FCC : Future Circular Collider study and European Circular Collider (EuroCirCol) project
The Future Circular Collider (FCC) design study explores options for accelerator projects in a global context, with emphasis on proton-proton and electron-positron high-energy frontier machines. These design studies are coupled to a vigorous accelerator R&D programme, including high-field magnets and high-gradient accelerating structures, in collaboration with national institutes, laboratories and universities worldwide.
The FCC study is strongly supported by the EuroCirCol H2020 project. The goal of EuroCirCol is to conceive a post-LHC research infrastructure around a 100 km circular energy-frontier hadron collider capable of reaching 100 TeV collisions. EuroCirCol is organised around four technical work packages: the first two develop the collider’s lattice and beam optics including the experimental regions. A third develops prototypes and tests a novel cryogenics beam vacuum system that can respond to the challenges of high synchrotron radiation expected at such a collider. This work also pioneers collaboration between the particle physics and light source communities, with opportunities to improve existing synchrotron-radiation facilities and to reduce cost and performance of fourth- or fifth-generation light sources. The last work package studies a viable design for a 16 tesla accelerator magnet as part of a world-wide study of conductor R&D for the HL-LHC project and the FCC. The EuroCirCol project creates opportunities for doctoral and post-doctoral assignments in the areas of beam optics and accelerator technologies in the participating institutes and provides excellent training opportunities for the next generation of accelerator physicists under the guidance of worldrenowned experts in the field.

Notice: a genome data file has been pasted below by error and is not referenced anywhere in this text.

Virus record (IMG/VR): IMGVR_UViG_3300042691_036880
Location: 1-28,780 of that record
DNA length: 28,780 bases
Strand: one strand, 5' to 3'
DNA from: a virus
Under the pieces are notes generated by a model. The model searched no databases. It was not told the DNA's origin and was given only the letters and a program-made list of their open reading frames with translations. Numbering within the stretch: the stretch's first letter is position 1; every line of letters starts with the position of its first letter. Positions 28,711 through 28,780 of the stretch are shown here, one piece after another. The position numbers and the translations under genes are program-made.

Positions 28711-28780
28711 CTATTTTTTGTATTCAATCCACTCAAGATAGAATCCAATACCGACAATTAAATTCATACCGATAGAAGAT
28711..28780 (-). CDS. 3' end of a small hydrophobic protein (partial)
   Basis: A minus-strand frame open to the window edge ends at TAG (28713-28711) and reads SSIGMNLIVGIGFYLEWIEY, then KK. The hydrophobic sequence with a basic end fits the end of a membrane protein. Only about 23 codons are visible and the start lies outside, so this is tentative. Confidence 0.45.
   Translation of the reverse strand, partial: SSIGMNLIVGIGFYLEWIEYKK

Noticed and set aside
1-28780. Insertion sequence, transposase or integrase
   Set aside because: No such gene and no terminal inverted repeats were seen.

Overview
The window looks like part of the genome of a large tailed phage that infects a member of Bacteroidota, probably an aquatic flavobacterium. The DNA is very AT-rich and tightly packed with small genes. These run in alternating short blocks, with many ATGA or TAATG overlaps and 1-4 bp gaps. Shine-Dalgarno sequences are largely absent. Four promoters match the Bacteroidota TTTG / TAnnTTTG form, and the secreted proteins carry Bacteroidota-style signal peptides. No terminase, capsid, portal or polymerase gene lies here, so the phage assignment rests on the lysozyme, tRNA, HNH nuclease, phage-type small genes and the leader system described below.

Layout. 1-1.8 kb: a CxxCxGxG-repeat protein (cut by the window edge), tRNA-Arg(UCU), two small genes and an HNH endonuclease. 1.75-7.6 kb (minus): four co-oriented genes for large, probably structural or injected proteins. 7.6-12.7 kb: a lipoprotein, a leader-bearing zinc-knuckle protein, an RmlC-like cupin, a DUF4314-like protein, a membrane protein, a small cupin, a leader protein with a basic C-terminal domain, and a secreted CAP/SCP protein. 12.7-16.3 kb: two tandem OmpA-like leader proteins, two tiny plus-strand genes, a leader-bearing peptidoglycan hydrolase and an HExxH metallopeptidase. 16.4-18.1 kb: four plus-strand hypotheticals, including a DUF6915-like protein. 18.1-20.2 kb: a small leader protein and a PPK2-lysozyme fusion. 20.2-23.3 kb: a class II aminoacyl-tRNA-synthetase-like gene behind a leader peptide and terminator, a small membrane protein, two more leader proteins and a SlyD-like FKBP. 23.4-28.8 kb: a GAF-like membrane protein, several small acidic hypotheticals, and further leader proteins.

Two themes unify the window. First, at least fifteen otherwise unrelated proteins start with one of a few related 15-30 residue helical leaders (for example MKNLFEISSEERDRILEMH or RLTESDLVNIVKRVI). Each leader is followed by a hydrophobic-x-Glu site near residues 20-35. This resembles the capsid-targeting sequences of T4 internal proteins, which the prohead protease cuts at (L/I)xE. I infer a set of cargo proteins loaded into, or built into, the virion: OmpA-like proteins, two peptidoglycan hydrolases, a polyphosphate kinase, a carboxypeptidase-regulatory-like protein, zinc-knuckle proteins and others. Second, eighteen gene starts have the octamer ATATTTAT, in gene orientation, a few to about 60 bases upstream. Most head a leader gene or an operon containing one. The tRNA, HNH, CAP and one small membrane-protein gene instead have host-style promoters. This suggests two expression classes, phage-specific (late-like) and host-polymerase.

The European Circular Energy-Frontier Collider Study (EuroCirCol) project has received funding from the European Union's Horizon 2020 research and innovation programme under grant No 654305. EuroCirCol began in June 2015 and will run for 4 years. The information herein only reflects the views of its authors and the European Commission is not responsible for any use that may be made of the information.
FRESCA2 reaches an important milestone, a magnetic field of 14.6 T a record for a magnet with a “free” aperture
JLab and CERN collaborate in the development of novel superconducting radio frequency (SRF) accelerator structures for future high-performance circular machines.